ASD has been consistently linked to immune dysregulation, which can manifest as various abnormalities such as the presence of “anti-brain” antibodies, disrupted cytokine profiles, or a family history of immune disorders. A recent studie showed that concentrations of the inflammatory cytokine transforming growth factor beta (TGF-β) are significantly elevated in children with ASD. 

Re-analysis of this study dataset, after age matching and sex matching, revealed that the estimated microbial differentials were associated with TGF-β and positively correlated with the global microbial differences between ASD and control pairs. In contrast, the global microbial differences had little correlation with another inflammatory cytokine (interleukin (IL)-6) concentrations. However, the log ratios of the most differentiating microbial taxa were highly correlated with both TGF-β and IL-6 concentrations, indicating how IL-6 changes are linked to only few taxa, whereas TGF-β is linked to a much larger number of taxa.

Prevotella, Bacteroides and Bifidobacterium were predominantly associated with the cytokine differentials. Indeed, P. copri and Bacteroides fragilis both co-occurred with phages enriched in children with ASD or in neurotypical children, but, whereas microbes were previously reported to mediate viral infections, the mechanistic underpinnings of these interactions with the host’s immunity remain poorly understood.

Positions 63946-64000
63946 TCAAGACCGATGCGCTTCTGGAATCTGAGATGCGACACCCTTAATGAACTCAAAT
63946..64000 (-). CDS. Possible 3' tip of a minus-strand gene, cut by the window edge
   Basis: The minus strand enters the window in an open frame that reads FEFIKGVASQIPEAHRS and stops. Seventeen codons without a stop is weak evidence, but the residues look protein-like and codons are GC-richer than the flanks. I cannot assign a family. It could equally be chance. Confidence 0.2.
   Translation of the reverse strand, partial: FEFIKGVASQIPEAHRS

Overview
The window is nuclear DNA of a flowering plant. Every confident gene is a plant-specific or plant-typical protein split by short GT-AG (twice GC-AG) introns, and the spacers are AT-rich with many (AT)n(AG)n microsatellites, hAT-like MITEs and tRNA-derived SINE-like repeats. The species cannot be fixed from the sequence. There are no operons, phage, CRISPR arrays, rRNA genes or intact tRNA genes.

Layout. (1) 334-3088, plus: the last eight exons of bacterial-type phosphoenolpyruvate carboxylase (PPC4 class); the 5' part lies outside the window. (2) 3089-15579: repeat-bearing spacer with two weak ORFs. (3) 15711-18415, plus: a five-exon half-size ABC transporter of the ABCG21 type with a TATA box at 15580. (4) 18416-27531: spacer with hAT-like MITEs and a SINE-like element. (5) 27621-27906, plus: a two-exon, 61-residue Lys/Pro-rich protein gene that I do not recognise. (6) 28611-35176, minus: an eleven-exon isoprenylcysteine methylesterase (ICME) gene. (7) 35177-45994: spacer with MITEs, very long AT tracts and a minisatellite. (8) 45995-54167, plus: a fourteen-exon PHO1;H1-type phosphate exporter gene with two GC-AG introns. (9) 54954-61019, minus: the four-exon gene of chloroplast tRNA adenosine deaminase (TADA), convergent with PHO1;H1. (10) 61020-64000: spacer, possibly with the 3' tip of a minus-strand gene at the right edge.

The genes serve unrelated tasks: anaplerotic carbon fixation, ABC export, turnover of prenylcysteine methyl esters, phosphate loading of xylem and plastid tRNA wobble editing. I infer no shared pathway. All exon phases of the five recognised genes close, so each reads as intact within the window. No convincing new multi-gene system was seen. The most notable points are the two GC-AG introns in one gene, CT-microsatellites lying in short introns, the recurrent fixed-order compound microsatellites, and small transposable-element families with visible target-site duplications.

Microbiome metabolism mirrors human brain metabolism in ASD 

To investigate the possible interaction between the microbiome and the human brain, the metabolic abilities encoded by the microbial metagenome, which encompasses the individual metabolic capacities of thousands of different microbes, were compared with the differentially expressed human genome in the brain, two omic levels representing distinct biological contexts. 138 microbial and 1,772 human metabolic encoding genes were identified to be linked to ASD phenotype. 95 metabolic pathways in the human brain tissues, which were differentially expressed in individuals with ASD, had analogous microbial pathways differentially abundant in the microbiome of children with ASD, suggesting a potential coordination of metabolic pathways across omic levels in ASD. 

Pathways related to amino acid, carbohydrate, and lipid metabolism were disproportionately represented among the overlapping pathways. When comparing the microbial enzyme-encoding genes associated with ASD to the previously identified gut-brain modules (GBMs), there was an approximate overlap of 48.5%, further supporting potential metabolic crosstalk across omic levels.

Microbiome metabolic capacity mirrors diet patterns in ASD

Previous studies have indicated a correlation between autistic traits in early childhood and poor diet quality in later stages of life. In the present study, a re-analysis of paired microbiome and dietary survey data was performed to investigate the relationship between diet quality and autistic traits.